Many schools in Haiti organize summer camps for their students.  However, while more fortunate children hop off to camp, children living in restavek are left behind to complete their household chores.  Restavek Freedom’s advocates recognized this injustice and decided to create a special camp for the kids in the child advocacy program.  They determined from the start this wouldn’t be your average day camp; rather, building from the insight and understanding they have of kids living in restavek, they designed a summer experience tailored to meet their unique needs.  Natacha explained, “We know that typical camp games develop kids’ intelligence, allow them to become familiar with other children, build social skills, and help them grow in self-confidence; however we wanted to take this camp one step further.” Twenty-nine staff members and volunteers poured their hearts into creating a safe environment packed with ”love, attention, patience and joy for these vulnerable children who normally don’t have time for fun, for children who spend most of their time working.”

The camp ran the month of July in two different schools that partner with Restavek Freedom.  Marie Yolaine shared how blown away the staff were the first day when more children than expected showed up.  Nathacha chimed in excitedly, “The camp was so popular this year that we had a record number of kids, with more and more children coming every week!”  Together, around 150 children flooded both camp locations each day.  Nadine related one of the most touching aspects of the camp: older high school students from the child advocacy program came out to help lead the younger children in their activities.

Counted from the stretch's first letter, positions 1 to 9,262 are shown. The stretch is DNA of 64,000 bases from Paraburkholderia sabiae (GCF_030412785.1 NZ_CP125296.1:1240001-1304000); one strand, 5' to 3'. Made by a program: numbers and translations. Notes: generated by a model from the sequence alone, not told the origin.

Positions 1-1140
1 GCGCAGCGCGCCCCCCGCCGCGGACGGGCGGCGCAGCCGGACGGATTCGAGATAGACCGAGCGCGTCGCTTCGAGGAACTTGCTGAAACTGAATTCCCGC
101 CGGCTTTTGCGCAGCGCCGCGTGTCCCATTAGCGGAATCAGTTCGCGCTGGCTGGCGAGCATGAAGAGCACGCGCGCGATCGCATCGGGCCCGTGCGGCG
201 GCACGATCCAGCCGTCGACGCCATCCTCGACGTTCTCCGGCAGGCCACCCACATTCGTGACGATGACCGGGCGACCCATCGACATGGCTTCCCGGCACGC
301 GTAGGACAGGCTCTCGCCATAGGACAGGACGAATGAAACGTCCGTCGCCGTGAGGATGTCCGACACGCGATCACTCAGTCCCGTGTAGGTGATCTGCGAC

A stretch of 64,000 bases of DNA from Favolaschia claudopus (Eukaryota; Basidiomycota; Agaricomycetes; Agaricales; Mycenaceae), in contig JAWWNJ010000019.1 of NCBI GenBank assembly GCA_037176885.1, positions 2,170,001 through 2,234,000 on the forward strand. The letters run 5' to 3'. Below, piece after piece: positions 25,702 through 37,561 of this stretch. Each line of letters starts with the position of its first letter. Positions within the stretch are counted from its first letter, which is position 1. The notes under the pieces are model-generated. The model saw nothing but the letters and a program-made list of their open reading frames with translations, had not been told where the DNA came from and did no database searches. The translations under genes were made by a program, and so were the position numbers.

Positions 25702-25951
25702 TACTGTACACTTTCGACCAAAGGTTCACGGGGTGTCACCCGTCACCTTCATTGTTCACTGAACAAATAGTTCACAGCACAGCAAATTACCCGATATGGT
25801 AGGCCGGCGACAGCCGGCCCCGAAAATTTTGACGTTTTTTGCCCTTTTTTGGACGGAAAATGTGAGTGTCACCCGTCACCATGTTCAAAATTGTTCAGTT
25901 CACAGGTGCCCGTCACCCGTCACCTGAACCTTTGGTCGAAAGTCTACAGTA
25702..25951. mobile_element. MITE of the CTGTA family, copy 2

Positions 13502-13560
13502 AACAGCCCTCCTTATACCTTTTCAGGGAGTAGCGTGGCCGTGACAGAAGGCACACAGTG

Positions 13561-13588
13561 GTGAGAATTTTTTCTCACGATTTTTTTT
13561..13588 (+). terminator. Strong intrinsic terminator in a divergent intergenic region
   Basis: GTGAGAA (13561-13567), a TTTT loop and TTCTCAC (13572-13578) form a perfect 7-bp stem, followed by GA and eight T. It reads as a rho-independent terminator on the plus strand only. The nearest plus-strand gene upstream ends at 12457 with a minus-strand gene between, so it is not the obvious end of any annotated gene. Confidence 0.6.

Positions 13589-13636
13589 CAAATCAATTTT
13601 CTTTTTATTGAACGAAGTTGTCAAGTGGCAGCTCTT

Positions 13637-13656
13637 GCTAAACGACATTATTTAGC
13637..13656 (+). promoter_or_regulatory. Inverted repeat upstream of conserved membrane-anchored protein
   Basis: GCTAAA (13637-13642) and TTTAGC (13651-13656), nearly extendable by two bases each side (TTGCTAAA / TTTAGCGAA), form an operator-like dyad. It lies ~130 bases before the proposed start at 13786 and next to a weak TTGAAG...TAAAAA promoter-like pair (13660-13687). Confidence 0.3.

Camp kicked off every day at 9am, with the kids being organized into two groups: 1st-3rd graders and 4th-6th graders.  The theme this year was Educate Ourselves while Enjoying Ourselves.  There was no shortage of learning and fun, as the kids excitedly engaged in French, English and math tutoring, music, painting, macramé, drawing, sports and more.  Osbert creatively used music classes to teach songs in English.  Robenson, the designated “sports coordinator,” emphasized how stress-relieving the soccer games, running, stretching and even relaxation exercises were for the kids.  Nadine expressed how the kids loved learning new skills, saying, “I won’t forget the light in one girl’s eyes as she finished the handbag she made from two beautiful bandanas.”